Each year, as more than 500,000 spinal fusions are performed in the United States, surgeons are faced with uncertainty over which bone graft extenders are most effective in supporting the healing process. While the gold standard is harvesting the patient's own bone, surgeons are reluctant to perform this procedure due to the chronic pain and potential infection associated with it. A variety of synthetic calcium-based bone graft substitutes have been developed to overcome these problems but are reported to present additional challenges, including variable and unpredictable rates of resorption, potential adverse effects on normal bone remodeling, and brittleness (1).
To address these challenges, ISTO Technologies developed InQu, a novel bone graft extender. A combination of hyaluronic acid and poly(lactide-co-glycolide) (PLGA), InQu provides a unique microenvironment that is conducive to bone formation. The structural component of InQu, PLGA, creates an osteoconductive surface well recognized to support bone growth as it undergoes resorption at the site of implantation (2,3). This unique biomaterial offers optimized handling during surgery, unobscured radiographic monitoring of bone healing, and predictable results. Unlike the ceramic bone graft substitutes, which are slowly replaced during osteoclastic remodeling, InQu Bone Graft Extender has been found to support the normal process of endochondral bone formation (8).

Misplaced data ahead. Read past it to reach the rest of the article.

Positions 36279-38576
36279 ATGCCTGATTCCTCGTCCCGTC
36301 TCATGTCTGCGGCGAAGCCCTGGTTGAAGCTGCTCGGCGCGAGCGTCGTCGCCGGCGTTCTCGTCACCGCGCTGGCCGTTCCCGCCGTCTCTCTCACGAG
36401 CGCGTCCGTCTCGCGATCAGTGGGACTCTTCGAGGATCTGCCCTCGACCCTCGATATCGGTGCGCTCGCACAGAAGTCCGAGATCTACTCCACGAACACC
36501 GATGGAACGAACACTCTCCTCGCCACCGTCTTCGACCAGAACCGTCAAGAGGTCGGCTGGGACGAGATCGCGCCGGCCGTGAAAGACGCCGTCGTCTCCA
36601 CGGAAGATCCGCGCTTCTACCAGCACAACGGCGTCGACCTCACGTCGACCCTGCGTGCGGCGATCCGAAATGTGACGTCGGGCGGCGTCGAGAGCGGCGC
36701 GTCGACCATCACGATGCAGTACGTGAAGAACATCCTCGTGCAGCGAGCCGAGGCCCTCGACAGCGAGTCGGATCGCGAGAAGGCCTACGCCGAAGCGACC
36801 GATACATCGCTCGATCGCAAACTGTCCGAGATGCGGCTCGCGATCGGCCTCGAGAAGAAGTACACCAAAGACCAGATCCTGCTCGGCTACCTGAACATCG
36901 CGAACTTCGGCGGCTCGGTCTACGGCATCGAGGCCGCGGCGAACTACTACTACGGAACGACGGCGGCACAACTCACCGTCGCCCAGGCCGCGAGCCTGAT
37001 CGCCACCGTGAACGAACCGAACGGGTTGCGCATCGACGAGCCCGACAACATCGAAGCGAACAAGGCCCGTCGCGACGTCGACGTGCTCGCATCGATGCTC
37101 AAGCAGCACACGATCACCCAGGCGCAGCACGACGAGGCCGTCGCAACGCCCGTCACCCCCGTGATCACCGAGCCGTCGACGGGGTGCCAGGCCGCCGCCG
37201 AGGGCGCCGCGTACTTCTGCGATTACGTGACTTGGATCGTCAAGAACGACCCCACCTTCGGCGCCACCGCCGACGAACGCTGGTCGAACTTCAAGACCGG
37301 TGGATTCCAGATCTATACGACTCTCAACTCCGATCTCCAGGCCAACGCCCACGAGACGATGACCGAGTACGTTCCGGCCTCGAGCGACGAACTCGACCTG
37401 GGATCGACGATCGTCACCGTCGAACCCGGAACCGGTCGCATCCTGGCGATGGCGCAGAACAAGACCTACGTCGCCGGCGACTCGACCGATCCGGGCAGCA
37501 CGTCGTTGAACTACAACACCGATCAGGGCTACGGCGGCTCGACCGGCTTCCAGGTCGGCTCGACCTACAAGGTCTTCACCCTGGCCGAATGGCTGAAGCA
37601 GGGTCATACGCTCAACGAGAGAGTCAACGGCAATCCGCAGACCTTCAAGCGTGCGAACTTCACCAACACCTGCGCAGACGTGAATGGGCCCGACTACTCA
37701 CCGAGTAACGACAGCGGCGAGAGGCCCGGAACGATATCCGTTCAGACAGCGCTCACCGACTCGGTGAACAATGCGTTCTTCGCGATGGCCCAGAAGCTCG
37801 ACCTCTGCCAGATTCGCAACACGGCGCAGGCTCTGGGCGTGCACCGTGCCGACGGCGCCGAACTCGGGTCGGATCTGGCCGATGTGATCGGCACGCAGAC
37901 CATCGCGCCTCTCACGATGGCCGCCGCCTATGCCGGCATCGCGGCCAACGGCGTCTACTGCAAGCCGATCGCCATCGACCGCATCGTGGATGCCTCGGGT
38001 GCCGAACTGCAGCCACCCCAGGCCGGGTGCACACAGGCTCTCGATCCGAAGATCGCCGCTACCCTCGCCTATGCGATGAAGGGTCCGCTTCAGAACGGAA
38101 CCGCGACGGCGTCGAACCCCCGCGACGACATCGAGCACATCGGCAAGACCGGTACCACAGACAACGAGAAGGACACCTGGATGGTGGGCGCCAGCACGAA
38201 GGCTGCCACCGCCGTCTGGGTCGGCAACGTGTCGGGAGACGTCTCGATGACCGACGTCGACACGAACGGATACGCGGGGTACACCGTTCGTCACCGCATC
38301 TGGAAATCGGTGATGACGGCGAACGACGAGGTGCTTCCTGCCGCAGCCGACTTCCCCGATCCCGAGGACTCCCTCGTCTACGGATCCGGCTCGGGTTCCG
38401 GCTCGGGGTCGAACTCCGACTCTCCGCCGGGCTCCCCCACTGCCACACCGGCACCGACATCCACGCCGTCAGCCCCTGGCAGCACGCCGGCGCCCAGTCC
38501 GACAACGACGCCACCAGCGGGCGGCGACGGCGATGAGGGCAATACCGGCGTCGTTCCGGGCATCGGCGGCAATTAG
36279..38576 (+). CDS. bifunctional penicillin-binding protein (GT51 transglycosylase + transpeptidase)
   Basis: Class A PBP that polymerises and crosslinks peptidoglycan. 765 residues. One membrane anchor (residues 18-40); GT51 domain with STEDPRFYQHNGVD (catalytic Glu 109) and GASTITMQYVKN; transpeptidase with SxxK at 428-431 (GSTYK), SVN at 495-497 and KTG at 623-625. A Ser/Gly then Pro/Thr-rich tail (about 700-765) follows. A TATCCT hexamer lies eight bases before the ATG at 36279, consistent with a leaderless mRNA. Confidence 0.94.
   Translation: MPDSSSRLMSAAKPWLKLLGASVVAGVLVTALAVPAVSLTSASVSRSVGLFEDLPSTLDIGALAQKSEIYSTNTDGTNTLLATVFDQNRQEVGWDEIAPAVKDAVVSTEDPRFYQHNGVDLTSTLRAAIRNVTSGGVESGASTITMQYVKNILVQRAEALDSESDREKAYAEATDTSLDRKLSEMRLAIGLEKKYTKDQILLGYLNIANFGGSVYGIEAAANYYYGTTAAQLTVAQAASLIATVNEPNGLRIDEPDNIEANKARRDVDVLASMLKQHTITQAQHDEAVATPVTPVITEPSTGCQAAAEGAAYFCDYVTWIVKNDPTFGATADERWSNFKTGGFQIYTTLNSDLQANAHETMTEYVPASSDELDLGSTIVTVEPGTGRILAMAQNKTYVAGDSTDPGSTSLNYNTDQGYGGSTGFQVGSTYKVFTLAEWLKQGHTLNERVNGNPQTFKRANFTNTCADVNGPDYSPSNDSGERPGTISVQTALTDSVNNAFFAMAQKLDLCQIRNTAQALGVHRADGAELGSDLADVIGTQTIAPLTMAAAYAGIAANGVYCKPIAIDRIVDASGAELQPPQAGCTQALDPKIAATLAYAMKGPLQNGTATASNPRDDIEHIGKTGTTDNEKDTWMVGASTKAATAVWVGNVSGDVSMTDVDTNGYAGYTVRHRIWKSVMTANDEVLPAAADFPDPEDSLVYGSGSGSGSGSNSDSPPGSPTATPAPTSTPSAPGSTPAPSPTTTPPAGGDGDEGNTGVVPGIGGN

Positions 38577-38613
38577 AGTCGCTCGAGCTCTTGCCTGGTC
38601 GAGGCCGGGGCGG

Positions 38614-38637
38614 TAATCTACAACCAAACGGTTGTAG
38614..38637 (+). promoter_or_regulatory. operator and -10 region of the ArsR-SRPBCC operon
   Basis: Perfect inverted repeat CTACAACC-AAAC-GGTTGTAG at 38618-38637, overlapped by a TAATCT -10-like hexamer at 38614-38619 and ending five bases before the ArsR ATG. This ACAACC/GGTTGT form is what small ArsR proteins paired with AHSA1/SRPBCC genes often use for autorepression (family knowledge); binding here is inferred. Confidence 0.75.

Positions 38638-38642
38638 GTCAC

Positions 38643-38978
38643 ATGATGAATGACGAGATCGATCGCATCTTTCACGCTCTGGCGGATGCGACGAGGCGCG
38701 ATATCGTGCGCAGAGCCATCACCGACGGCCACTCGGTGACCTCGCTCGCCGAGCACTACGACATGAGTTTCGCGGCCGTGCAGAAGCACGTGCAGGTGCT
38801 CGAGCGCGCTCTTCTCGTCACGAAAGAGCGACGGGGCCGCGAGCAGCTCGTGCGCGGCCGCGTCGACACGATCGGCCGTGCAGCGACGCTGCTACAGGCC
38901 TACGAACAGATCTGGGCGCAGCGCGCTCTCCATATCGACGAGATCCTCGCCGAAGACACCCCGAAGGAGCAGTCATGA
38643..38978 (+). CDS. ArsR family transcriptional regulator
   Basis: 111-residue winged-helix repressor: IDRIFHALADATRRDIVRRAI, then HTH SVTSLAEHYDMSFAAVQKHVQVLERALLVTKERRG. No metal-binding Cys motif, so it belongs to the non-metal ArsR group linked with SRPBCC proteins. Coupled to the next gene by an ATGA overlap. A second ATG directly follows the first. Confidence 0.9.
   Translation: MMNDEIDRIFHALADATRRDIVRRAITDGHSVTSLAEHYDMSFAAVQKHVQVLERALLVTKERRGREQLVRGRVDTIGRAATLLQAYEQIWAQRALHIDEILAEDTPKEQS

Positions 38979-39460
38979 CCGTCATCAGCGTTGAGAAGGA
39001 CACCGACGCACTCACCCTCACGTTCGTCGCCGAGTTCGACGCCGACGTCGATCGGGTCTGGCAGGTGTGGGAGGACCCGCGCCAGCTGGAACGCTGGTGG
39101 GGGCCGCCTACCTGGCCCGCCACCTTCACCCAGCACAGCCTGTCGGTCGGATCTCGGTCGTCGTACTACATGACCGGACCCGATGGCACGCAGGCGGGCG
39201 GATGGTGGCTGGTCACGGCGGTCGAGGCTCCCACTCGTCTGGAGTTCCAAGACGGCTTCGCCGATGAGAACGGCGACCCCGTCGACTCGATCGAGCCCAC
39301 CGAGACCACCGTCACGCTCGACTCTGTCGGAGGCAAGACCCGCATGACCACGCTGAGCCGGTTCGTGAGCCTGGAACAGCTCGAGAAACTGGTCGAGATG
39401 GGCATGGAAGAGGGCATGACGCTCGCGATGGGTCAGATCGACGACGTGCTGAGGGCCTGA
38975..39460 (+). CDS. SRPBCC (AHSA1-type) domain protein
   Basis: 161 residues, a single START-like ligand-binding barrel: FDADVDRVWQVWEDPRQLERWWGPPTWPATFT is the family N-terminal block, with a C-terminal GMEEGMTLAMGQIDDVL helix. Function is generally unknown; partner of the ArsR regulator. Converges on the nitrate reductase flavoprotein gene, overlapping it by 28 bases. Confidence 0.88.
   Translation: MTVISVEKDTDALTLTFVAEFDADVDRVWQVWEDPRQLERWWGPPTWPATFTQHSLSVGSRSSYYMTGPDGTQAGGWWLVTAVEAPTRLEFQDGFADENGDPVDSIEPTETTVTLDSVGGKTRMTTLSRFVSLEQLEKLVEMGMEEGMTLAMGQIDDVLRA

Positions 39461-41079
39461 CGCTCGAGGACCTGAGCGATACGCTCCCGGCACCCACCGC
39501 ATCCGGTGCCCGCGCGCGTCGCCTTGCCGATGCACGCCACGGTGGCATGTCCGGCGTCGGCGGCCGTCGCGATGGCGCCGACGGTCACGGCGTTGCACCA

While hyaluronic acid is present in InQu to optimize the product's handling and absorbency, hyaluronic acid by itself (a natural component of tissue central to regeneration and repair) is reported to mediate cellular migration and attachment (4-7).
When mixed with autologous bone, InQu has been shown to be equivalent to iliac crest bone graft, the gold standard, in producing a solid arthrodesis in posterolateral spinal fusion.(8)
InQu was granted FDA clearance in 2007, both as an Extender and a Substitute and is currently available for use.
For more information about InQu's mechanism of action and available product configurations, please click here to visit the InQu Product page.
1. Buchholz RW. Nonallograft osteoconductive bone graft substitutes. Clin Orthop Rel Res 2002; 395:44-52.